played a key role in consolidating the peace and have allocated more than €1.2 billion in EU funding to projects in Northern Ireland and border counties since 1994. The Single European Market helps to strengthen economic convergence between North and South and provides the basis for movement towards an all-Ireland economy. Ireland’s Relationship with the European Union and the World 9. Ireland, from the very earliest days of its membership of the EEC, has sought as far as possible to be fully involved in Europe and to play a full and committed part in its work. Ireland has always accepted the fundamental concepts of the European project and has worked to achieve them. As a small Member State, the key to Ireland’s success within the EU has been successful use of our influence and power. The source of much of this influence has been the goodwill of our European partners. The Union functions through negotiation and compromise, and Ireland has been influential within it. We have been seen by other Member States as a positive and constructive partner. This positive sentiment towards Ireland has allowed us to benefit accordingly. “Many ingredients have contributed to our success but none have been more important than goodwill. The goodwill of partners and EU institutions has been built up painstakingly through constructive engagement, several successful Irish Presidencies and respecting the concerns and aspirations of others.” – Ambassador Bobby McDonagh, Permanent Representative of Ireland to the European Union 10.Ireland and its people have historically wielded very considerable influence in the EU and its institutions. Many more Irish people have been successful in reaching the top levels of the EU’s political and organisational structures than its population alone would justify. It was pointed out to the SubCommittee that of the five Secretaries-General of the European Commission since its foundation in 1957, two (the current office-holder and her predecessor) were Irish. Currently, three Directors-General at the Commission, three of twenty-seven Commission Chefs de Cabinet, and the Head of the Commission Delegation to the United States are Irish nationals. 11.Irish ministers and public servants representing the country at a European level have been consistently regarded as influential in shaping the direction of the Union. Six Irish presidencies of the EU since 1973 have enhanced the image of Ireland as a country which can play a significant leadership role in the development of the Union. Ireland’s 1990 Presidency developed the approach to German reunification and guided the EU’s first steps towards bringing central and eastern European states into the Union. In 1996, Ireland’s Presidency made substantial progress on the negotiation of agreed revisions to the European Treaties which led to the Amsterdam Treaty of 1997. The 2004 Irish Presidency marked the historic moment when ten new mainly Eastern European states joined the EU, bringing democracy where previously there was totalitarianism. Moreover the 2004 Irish Presidency was successful in negotiating agreement among Member States on a set of institutional reforms for the EU, embodied in the Lisbon 21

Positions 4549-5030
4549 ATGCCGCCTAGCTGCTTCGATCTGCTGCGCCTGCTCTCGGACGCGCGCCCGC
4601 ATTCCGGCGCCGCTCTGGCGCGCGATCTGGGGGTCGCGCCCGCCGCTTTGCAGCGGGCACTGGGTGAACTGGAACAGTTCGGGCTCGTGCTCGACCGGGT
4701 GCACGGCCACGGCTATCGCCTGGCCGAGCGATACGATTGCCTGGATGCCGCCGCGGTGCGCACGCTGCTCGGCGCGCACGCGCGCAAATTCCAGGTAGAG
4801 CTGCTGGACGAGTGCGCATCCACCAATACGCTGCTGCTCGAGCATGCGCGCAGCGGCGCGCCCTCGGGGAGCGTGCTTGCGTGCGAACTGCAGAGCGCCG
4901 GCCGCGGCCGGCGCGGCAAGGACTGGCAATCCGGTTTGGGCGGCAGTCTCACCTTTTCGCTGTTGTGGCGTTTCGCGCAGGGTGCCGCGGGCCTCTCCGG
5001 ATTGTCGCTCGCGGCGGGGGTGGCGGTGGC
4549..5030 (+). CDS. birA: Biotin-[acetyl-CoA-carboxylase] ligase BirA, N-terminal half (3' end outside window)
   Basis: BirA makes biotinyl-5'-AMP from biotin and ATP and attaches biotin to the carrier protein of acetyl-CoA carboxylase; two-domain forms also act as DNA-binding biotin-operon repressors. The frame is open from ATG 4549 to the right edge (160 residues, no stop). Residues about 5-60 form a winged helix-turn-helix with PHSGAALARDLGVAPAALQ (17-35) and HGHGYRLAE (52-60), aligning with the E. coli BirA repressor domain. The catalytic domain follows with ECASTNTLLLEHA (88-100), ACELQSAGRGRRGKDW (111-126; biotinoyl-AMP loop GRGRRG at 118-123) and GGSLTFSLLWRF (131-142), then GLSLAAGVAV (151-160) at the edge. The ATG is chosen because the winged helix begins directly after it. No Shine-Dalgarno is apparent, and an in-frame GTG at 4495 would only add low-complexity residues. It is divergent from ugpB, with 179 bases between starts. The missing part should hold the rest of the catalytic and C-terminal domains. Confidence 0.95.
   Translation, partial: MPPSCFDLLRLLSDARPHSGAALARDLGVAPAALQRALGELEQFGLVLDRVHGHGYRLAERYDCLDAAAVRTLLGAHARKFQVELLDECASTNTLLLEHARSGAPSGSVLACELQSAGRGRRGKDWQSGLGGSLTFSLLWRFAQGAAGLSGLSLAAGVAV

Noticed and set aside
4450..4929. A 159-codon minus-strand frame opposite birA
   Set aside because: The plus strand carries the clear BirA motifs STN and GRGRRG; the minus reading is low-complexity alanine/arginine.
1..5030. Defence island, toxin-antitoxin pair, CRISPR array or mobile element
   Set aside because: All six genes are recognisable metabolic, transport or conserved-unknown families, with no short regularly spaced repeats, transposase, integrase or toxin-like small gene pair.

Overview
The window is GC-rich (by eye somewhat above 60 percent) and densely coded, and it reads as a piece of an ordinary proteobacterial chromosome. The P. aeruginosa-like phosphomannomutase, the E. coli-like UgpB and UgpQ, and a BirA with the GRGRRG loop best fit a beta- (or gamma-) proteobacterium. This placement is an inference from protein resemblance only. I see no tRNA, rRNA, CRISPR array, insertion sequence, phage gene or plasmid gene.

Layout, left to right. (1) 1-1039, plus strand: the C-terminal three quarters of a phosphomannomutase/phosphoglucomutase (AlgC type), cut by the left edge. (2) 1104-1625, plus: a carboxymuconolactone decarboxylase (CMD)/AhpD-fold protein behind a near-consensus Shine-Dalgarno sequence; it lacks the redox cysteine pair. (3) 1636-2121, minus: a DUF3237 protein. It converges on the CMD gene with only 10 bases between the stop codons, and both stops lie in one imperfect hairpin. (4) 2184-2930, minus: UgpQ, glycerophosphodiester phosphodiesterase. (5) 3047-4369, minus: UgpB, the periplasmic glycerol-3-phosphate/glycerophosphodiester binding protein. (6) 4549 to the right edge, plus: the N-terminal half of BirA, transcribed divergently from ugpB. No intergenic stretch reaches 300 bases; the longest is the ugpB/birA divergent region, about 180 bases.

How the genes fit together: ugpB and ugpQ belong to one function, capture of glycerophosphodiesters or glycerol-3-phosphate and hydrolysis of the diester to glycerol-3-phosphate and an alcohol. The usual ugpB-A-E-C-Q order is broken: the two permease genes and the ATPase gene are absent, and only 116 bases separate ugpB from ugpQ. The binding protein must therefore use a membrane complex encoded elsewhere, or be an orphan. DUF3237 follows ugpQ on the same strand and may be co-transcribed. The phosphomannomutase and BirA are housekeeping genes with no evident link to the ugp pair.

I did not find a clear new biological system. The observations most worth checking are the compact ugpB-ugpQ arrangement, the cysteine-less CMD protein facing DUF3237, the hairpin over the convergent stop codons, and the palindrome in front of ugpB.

Treaty, designed to adapt the Union’s structures to manage further enlargement and meet the policy challenges of the years ahead. 12.Recently, the relationship between Ireland and the Union’s new Member States in central and eastern Europe has been very strong. Ireland invested much time and expertise in helping these countries to prepare for EU membership. Ireland has been a role model for many of these new Member States. This is in part because Ireland is seen as a country which has benefited greatly from membership of the Union and has used its influence in Europe in a positive way to promote the interests of the nation and its people. Positive sentiment towards Ireland in other Member States was enhanced by the decision not to restrict the flow of migrants to Ireland from the new Member States which joined the Union in 2004. The day of welcomes for these Member States in 2004, when 27 Heads of State and Government from across Europe gathered at Áras an Úachtaráin to formally welcome ten new countries to the Union, could be considered the high-point of Ireland’s membership of the EU and be seen to symbolise the pinnacle to date of its influence in Europe. 13.Ireland’s influence in the EU has achieved tangible benefits for the country. The allocation of structural and cohesion funds was a matter for negotiation. Ireland gained significantly in that negotiation from its good reputation and from the goodwill of other Member States. Structural and cohesion funding from the Community and Union since 1973 has amounted to over €17 billion. Ireland enhanced its reputation by putting the funds received to good use in improving infrastructure, supporting regional development and enhancing competitiveness. The significant financial transfers to Ireland under the Common Agricultural Policy were the product of intense negotiation. The result was greatly influenced by goodwill towards Ireland among other Member States and its ability to build alliances within the Union. Ireland’s influence in the Union helped to encourage significant political and economic support from the EU for the Northern Ireland peace process. In addition, positive sentiment towards Ireland following a wellconducted and successful Presidency of the European Union in 2004 helped to persuade other Member States to agree in 2005 to the recognition of Irish as the 21st official language of the EU. The Consequences of the Referendum Result Ireland’s Decision on the Lisbon Treaty: the Consequences for Europe 14.The direct consequence of the referendum result is that the Treaty of Lisbon, agreed by the governments of all 27 EU Member States, will not come into effect. The Union will continue to operate on the basis of the Treaty of Nice. The next European Commission must have fewer members than there are Member States (meaning not all Member States will have the right to nominate a member to the 2009-2014 Commission. Ireland might not be among those countries nominating to that Commission). The changes to the European Parliament planned to give a more equitable distribution of seats on the basis of population will not now be introduced. 22